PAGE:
The Laughing Doctor

3 minute read
Bryan Walsh/Hong Kong

Sok Thim laughs when you ask about the day in 1975 when the Khmer Rouge came to his village in Cambodia and put an end to his medical education and his freedom. He laughs about the nearly four years he endured in a forced-labor camp, the decade he spent working with tuberculosis patients in refugee camps along the Thailand-Cambodia border. He laughs about the 20-hr. days he put in getting the NGO he co-founded, the Cambodian Health Committee (CHC), off the ground–the only work that was harder than Khmer Rouge re-education. The one thing Sok Thim, 48, takes absolutely seriously is the right of every patient–no matter how poor, no matter how desperate– to receive treatment for TB.

With his partner, Dr. Anne Goldfeld, a Harvard biomedical researcher, and American Brian Heidel, Sok formed the CHC on a shoestring in 1994, two years after he was repatriated to Cambodia from the refugee camps. From the start, their target was TB. The disease takes an estimated 2 million lives a year globally, and Cambodia has one of the highest rates in the world, 508 cases per 100,000 people. The tragedy of TB is that it can be cured with a six-to-eight-month series of daily antibiotics, but interrupted treatment can lead to the rise of multi-drug-resistant TB that is far more difficult and expensive to cure. So serious were fears about the spread of resistant TB that when Sok first began working in the camps during the 1980s, the strategy for treating refugees with TB was simple–don’t. Refugees were not considered good bets to complete their course of medication.

CHC took a radically different tack. Patients received free medication if they signed a contract pledging that they would finish their treatment; friends and family served as co-guarantors. Those in the program received nutritional supplements through the World Food Program. “Our whole approach from the beginning is that no one wants to be sick, no one wants their kid or wife to die,” says Goldfeld, who visits the program several times a year from her base at Harvard. “If you give someone the education of how to be well, they’ll do it.” The World Health Organization was doubtful at first, but Sok and Goldfeld were right. CHC achieved a cure rate of 90% to 95%. By the end of 2004, some 5,000 of their patients had recovered.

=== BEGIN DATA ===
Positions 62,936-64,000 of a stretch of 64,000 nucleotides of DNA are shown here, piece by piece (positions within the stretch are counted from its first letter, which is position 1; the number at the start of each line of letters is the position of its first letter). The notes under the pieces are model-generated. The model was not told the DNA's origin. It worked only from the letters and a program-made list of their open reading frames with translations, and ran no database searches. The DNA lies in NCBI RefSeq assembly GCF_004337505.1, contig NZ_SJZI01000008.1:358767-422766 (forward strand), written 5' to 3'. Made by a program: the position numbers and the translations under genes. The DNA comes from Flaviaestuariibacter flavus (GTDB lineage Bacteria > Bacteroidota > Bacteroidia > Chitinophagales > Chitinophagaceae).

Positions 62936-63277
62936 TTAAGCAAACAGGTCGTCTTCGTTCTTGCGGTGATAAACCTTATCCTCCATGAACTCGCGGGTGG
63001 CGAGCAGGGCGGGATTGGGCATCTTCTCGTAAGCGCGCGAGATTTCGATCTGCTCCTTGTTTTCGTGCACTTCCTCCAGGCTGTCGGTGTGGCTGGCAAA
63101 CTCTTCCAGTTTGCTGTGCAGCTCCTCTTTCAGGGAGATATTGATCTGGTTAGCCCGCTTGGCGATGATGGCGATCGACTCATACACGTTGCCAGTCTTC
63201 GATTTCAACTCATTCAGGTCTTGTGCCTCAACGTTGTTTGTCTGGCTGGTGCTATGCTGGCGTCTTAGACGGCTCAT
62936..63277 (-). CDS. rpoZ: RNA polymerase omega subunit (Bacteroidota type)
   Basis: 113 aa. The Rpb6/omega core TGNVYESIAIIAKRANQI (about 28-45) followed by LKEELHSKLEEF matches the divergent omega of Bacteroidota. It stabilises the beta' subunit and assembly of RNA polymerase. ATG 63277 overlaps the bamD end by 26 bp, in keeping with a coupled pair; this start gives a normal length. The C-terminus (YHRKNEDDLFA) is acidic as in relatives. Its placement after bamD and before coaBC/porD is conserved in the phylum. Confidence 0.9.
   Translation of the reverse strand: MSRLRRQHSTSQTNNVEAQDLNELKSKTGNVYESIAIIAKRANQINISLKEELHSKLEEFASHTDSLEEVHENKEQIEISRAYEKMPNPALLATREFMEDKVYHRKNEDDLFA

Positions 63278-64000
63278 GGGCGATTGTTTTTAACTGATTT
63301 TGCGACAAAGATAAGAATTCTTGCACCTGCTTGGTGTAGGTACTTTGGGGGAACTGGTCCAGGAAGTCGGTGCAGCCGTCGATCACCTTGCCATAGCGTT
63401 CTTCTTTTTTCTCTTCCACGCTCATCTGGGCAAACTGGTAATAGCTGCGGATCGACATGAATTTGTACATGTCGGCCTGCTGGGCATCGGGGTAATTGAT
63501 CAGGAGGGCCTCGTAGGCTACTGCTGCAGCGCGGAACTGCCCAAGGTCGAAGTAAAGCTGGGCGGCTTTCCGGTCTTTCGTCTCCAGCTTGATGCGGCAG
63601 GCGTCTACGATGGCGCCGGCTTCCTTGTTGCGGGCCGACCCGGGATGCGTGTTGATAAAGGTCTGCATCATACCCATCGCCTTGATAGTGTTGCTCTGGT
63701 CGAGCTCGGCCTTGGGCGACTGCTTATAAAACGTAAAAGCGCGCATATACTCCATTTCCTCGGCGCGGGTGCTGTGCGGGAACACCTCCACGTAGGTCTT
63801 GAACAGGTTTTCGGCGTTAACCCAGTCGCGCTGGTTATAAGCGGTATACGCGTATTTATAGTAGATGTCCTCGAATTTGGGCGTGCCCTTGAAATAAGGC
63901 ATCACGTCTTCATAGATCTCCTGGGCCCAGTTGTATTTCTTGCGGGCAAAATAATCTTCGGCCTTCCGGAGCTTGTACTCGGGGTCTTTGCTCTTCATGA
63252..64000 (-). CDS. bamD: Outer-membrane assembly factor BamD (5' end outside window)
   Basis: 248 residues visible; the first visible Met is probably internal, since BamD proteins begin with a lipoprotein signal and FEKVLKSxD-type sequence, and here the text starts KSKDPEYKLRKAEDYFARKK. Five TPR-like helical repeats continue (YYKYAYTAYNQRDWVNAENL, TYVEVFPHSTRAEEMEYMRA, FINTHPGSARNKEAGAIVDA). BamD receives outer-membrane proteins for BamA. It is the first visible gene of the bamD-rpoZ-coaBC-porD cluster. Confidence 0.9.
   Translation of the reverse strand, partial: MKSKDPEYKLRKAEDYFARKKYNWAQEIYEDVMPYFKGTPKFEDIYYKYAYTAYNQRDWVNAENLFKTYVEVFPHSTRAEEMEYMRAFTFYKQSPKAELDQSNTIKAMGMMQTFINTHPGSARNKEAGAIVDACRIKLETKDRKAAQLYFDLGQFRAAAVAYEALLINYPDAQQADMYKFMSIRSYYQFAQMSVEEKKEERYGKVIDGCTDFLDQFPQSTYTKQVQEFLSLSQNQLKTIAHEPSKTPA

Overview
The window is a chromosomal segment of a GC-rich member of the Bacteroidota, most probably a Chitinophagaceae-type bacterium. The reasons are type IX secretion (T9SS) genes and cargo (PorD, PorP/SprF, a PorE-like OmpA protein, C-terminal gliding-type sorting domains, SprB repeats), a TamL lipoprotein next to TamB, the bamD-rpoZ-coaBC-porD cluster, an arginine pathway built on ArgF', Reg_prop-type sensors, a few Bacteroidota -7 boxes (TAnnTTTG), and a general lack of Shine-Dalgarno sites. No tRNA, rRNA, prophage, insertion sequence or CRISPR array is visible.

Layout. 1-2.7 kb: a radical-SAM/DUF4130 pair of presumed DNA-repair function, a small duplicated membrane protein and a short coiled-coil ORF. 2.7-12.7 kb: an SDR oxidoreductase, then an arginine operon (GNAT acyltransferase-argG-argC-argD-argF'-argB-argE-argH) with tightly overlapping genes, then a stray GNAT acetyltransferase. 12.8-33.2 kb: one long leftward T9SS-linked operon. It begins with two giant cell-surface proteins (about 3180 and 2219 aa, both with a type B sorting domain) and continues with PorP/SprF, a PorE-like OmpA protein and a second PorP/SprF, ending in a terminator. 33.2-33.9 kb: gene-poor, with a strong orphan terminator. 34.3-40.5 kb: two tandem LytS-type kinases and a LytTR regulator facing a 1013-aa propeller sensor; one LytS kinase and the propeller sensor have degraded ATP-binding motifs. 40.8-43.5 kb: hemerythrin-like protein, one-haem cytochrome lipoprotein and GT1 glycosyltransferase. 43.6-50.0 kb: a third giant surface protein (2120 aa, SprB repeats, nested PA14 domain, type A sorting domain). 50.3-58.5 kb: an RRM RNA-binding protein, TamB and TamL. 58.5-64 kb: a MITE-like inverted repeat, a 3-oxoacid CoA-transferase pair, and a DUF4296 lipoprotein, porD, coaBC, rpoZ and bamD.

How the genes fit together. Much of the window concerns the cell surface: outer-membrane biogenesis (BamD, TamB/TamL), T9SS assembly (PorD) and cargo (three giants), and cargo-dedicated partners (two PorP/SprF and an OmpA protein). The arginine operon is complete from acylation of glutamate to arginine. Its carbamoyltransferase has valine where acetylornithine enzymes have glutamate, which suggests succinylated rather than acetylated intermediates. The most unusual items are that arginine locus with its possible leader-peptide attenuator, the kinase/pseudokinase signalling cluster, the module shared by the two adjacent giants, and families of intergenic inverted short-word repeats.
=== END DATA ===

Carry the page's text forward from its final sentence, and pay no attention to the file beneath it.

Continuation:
At the heart of CHC’s success has been Sok and Goldfeld’s synergistic partnership. “Thim without Anne is just another local NGO leader struggling to start an organization,” says Joel Charny, a former member of the CHC board. “Anne without Thim is a Harvard researcher without the connections to get things done.” Today CHC is adapting its TB program for Cambodia’s growing HIV problem and launching ambitious clinical trials, led by Goldfeld, that will study how to treat patients simultaneously suffering from both diseases. This is CHC at its best–harnessing grassroots programs to find answers to vital medical questions, which can then be used to help the very patients for whom CHC was originally founded.

For Sok, the motivation goes back to his time as a refugee. “I learned a lot in the camps,” he says. “I learned about dignity, and I learned to see the value of a person.” His own value is inestimable. This summer, 30 years after the Khmer Rouge interrupted his education, Sok Thim finally got his medical degree. He’d laugh if you did so, but you can call him Dr. Sok.

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